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MAP: Action at Howlett’s Bluff, June 21, 1864

Map of the naval Action at Howlett's Bluff on June 21, 1864.1

Comments on the Map “Action at Howlett’s Bluff, June 21, 1864”

I started with a base map found between pages 632 and 633 (and still represented as folded together at Google Books!) of Volume 11 of the Official Records of the Union and Confederate Navies in the War of the Rebellion. Luckily, a passable but still slightly folded version of the map is available online at the University of North Texas Libraries site, allowing me to snip out the relevant portion at a good resolution. I removed Battery Wood and Battery Brooke on the Confederate side because they were not operational until October 1864.  I also removed Battery Sawyer on the Union side because it was not completed and operational until about a week after this small affair.  In addition, Battery Semmes is located in the wrong place on the Official Records map, and I had to shift the name further north to the James.  See this map as just one source I found which places Battery Semmes on the James River near Howlett’s Farm.  I placed the ships on this map based on the reports found in , pages 176-193, and also an account of this fight found on pages 336 to 338 of William H. Parker’s Recollections of a Naval Officer. Parker was in command of the Richmond, but she was fouled on a chain and had to be towed toward the fighting.  At best she got in one or two shots as things ended.  I chose not to represent her on the map as she was not involved for most of the engagement. Note that this fight happened because the newly armed Howlett House Battery, or Battery Dantzler, was unmasked just before noon.  This activity caused the Federal monitors to begin firing, and a general engagement ensued.  After Battery Dantzler became active, the Union monitors spent their time around the bend from Trent’s Reach nearer Dutch Gap. They would stay just out of sight of the new battery rather than constantly engage and expend ammunition. Federal forts were strengthened along the south bank of the James and were used to engage Battery Dantzler going forward. The Confederate work permanently changed the dynamic of power in Trent’s Reach for the rest of the Siege. I am extremely grateful to Bruce Terrell and Taft Kiser for their assistance in helping me find the location of the “ferry”, which turned out to be near the Graveyard.  The Fredericksburg was reported to be near “the ferry” and also “downriver from upper Howlett’s.” Their help gave me the one additional piece of information needed to more accurately place this Confederate ironclad.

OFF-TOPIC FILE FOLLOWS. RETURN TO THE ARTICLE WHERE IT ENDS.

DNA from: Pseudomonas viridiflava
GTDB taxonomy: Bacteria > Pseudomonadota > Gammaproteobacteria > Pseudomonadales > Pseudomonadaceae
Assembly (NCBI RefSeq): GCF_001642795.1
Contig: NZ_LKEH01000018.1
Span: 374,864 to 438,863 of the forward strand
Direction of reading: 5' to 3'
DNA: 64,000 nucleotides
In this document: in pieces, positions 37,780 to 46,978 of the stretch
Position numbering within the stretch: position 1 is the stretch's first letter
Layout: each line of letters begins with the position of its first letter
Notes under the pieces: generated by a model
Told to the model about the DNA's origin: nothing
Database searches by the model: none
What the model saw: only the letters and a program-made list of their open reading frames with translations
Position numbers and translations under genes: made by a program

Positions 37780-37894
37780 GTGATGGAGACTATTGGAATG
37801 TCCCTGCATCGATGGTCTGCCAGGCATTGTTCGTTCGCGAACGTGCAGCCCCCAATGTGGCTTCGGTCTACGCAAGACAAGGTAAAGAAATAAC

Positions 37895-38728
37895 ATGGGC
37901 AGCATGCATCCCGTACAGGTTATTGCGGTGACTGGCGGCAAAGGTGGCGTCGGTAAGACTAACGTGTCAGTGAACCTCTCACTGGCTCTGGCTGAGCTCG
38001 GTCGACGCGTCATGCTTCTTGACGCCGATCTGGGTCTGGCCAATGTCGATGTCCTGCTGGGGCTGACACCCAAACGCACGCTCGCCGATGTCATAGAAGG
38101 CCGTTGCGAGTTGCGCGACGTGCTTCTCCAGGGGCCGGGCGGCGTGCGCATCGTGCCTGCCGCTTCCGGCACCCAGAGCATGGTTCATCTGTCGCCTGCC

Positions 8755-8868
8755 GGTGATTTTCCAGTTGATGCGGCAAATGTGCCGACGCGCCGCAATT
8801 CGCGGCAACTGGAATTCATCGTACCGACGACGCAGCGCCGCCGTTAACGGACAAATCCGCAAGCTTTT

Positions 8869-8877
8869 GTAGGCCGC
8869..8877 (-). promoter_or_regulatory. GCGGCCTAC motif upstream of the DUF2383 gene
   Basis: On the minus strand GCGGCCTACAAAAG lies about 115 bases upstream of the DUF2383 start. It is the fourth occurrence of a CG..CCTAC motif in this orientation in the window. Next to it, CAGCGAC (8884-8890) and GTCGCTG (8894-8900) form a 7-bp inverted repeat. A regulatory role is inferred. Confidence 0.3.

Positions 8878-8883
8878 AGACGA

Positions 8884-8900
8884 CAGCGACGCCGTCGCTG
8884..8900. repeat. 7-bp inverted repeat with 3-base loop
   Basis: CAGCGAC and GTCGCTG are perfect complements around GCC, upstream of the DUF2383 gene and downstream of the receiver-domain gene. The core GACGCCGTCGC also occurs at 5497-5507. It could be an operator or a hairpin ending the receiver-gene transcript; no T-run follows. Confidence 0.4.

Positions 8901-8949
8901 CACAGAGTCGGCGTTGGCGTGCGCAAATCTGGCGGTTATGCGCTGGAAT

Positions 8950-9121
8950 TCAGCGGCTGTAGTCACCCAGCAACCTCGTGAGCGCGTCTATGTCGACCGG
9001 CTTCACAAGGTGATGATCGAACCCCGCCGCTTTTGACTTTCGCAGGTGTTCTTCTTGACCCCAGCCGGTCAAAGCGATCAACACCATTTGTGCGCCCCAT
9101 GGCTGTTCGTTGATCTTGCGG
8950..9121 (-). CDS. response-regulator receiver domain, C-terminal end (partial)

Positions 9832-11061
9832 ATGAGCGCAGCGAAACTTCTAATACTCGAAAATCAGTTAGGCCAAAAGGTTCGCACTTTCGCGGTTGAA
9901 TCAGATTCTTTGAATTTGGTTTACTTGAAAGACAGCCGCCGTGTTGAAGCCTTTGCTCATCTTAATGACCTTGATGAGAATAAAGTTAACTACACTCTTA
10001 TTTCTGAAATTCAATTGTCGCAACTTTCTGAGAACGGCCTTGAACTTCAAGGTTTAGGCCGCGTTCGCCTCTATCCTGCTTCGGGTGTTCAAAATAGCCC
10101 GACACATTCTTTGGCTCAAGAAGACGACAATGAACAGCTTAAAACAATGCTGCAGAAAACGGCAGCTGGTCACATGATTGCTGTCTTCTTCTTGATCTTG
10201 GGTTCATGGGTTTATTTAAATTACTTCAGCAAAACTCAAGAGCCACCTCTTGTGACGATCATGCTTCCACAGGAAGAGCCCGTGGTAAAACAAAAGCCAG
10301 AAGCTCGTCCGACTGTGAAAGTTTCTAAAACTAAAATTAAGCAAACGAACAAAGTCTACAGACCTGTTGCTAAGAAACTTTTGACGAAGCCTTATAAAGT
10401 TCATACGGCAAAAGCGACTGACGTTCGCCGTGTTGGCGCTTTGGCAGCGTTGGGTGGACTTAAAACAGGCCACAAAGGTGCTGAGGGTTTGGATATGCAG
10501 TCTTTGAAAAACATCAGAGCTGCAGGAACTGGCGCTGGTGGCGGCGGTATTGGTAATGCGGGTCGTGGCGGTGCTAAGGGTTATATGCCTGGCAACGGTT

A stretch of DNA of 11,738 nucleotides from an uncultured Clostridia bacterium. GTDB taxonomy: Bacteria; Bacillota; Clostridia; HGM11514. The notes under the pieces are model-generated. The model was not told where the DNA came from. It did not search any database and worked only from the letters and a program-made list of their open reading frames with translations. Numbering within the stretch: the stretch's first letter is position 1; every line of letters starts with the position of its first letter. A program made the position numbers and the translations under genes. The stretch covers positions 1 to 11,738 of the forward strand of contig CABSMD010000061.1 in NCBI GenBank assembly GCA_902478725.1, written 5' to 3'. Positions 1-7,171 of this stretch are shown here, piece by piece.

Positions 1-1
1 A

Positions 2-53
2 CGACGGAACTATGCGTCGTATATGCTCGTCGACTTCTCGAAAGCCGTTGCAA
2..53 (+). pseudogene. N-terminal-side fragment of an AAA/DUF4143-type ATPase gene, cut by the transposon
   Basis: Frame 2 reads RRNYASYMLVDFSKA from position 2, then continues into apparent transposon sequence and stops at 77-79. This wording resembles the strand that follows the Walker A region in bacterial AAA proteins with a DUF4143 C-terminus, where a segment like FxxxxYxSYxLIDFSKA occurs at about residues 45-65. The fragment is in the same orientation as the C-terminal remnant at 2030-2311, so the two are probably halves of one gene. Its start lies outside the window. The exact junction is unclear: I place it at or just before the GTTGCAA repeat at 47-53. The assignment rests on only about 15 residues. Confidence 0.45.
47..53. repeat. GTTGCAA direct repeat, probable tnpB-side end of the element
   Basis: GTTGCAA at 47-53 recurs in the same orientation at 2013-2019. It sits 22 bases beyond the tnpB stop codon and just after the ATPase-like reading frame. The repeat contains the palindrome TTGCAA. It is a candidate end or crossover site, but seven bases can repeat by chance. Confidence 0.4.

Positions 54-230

1. Base map: United States. War Department. Map of the James River from Chaffin’s Bluff to City Point, map, 1900; Washington D.C.. (https://texashistory.unt.edu/ark:/67531/metapth284650/m1/1/: accessed February 26, 2021), University of North Texas Libraries, The Portal to Texas History, https://texashistory.unt.edu; crediting UNT Libraries Government Documents Department. Some fortifications and Dutch Gap Canal were removed since they did not yet exist.  In addition, ships and labels were created.  This new map is copyrighted by Brett Schulte, 2021 and may not be reproduce without his express written consent.  All rights reserved.
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